Skip to comments.The "greatest" -- and "worst" -- presidents Rethinking the presidential rating game
Posted on 05/11/2009 8:01:56 PM PDT by ReformationFan
The trouble with many of the past ratings of America's presidents is that the "consensus" has been arrived at by academics who act alike, do alike, and think alike. In the view of many, they are suspect of viewing history exclusively through the prism of Ivy League faculty lounge discourse.
Alvin Stephen Felzenberg (Ph.D.) who has taken a fresh and comprehensive look at the nation's chief executives in his book The Leaders We Deserved (and a Few We Didn't): Rethinking the Presidential Rating Game does not challenge the credentials of the conventional historians.
Rather, as he explains in an e-mail to this column, he does challenge "their failure to define terms and inconsistencies in their grading" i.e, What makes a president great? That he got his program enacted into law? Or that his programs proved beneficial to the country?
Dr. Felzenberg notes in his book that former Sen. Paul Simon (D-Ill.) and former Gov. Mario Cuomo (D-N.Y.) have participated in these "rating presidents" exercises without an identifiable former public official from the other end of the spectrum, "who might have been included for philosophical balance." He suggests that William Bennett, Newt Gingrich, George Schultz, the late Jean Kirkpatrick, and Milton Friedman all with Ph.D.s would have been credible contributors.
Call it "revisionism" if you will a term often intended as a pejorative but as time advances and new perspectives and new information come into play, honest history requires openness to "revisionism." Moreover, as repeatedly noted here, "history" is usually written by the winners, not the losers. At times, events and outcomes sometimes have a way of ultimately proving the losers right, while the verdict of "history" fails to adjust accordingly.
(Excerpt) Read more at renewamerica.us ...
Greatest = Reagan
Worst = Obama
I have to question his view on Taylor. First, ranking someone at 7th based on what they might have done is questionable at best. He also assumes that Taylor’s wishes regarding California and New Mexico would have been met, and that adding those states would have quickly led to an amendment banning slavery. Both are fairly large leaps. Finally, I do not believe an amendment banning slavery would have prevented the Civil War.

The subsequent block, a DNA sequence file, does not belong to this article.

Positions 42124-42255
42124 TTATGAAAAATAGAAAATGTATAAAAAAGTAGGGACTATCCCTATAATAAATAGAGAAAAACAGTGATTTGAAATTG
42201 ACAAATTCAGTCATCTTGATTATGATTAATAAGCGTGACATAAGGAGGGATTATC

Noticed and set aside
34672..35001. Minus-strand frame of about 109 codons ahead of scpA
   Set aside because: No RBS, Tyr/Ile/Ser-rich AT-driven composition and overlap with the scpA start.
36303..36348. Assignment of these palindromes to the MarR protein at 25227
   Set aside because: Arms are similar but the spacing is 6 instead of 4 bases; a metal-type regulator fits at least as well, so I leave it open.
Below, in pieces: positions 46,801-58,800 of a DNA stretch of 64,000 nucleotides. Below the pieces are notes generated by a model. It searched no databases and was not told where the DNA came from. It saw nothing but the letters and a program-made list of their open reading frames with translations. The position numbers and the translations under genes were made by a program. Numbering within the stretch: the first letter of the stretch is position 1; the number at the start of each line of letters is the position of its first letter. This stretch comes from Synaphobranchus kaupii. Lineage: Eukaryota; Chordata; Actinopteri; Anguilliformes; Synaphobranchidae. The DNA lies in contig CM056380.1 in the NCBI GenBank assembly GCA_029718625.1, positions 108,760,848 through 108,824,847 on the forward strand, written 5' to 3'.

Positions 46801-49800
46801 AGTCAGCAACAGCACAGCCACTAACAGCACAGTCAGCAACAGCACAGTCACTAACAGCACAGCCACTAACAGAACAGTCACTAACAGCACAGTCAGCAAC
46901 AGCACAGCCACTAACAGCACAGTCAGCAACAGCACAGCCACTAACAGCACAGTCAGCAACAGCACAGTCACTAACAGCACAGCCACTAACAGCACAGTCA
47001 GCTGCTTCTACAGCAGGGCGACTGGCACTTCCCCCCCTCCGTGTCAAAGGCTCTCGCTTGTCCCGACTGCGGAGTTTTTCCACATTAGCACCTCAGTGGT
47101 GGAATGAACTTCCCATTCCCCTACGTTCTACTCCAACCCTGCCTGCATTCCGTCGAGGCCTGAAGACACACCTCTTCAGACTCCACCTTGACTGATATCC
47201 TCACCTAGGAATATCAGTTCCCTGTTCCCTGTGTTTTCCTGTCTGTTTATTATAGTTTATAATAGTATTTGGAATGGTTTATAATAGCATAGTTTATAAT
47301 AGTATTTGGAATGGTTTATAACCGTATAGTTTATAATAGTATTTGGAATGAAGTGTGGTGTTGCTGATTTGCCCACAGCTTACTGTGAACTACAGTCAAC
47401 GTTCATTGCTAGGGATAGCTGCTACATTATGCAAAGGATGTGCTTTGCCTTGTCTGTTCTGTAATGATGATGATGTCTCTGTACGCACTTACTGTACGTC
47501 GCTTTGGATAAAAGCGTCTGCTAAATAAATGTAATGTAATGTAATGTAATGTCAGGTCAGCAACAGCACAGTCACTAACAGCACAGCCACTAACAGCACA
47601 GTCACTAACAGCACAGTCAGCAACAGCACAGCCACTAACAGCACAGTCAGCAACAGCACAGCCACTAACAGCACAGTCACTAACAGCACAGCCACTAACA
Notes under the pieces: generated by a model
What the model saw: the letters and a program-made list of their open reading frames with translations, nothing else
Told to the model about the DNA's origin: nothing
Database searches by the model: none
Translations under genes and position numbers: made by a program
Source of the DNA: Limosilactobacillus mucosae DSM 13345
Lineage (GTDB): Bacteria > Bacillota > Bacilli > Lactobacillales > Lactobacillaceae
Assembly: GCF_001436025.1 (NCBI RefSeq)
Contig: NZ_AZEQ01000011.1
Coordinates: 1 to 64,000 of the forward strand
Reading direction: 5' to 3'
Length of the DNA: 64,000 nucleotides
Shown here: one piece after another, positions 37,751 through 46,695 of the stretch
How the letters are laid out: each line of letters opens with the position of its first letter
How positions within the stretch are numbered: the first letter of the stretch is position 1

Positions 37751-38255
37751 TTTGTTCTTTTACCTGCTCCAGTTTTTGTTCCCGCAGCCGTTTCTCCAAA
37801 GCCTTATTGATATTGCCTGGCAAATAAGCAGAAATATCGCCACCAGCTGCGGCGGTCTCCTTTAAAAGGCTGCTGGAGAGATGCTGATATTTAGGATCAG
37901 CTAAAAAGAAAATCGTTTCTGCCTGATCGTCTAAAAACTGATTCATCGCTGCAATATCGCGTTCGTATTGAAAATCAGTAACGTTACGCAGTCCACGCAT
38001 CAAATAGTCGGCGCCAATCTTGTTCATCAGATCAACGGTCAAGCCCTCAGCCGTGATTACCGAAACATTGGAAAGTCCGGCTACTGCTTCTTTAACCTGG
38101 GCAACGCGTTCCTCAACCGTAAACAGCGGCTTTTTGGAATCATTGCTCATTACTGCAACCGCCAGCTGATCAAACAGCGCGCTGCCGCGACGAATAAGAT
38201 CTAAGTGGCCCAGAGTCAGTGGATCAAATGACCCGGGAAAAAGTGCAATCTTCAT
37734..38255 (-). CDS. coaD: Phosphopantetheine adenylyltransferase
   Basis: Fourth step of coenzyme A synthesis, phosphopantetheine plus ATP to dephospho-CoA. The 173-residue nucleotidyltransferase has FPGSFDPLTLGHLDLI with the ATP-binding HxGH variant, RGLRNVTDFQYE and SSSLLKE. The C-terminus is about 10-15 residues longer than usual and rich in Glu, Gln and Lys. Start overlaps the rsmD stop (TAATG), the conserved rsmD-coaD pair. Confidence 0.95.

As far as putting Lincoln first, I believe Washington deserves that honor. He showed all subsequent presidents how to conduct themselves with restraint and honor, even if they don't always follow his lead. He played a pivotal role in the birth of America and that should never be forgotten.
I have Wilson near the bottom.
Buchanan: let the rebels steal United States property, shipping cannon and small south to be stolen. That theft enabled the 680,000 deaths from the War of the Rebellion.
Wilson: Resegregated the federal government, 100,000 casualties in WWI, and 800,000 casualties from flu due to his policies which put soldiers cheek by jowl during training.
FDR: Actively prolonged the depression, encouraged German and Italian aggression by his flattery. 50 million casualties world wide, with 300,000 war casualties. His vice president (Wallace) was a communist agent.
Truman: Handed off Korea to the communists, then changed his mind, but didn’t want to win either.
Carter and Clinton don’t even get honorable mention on my bad-o-meter.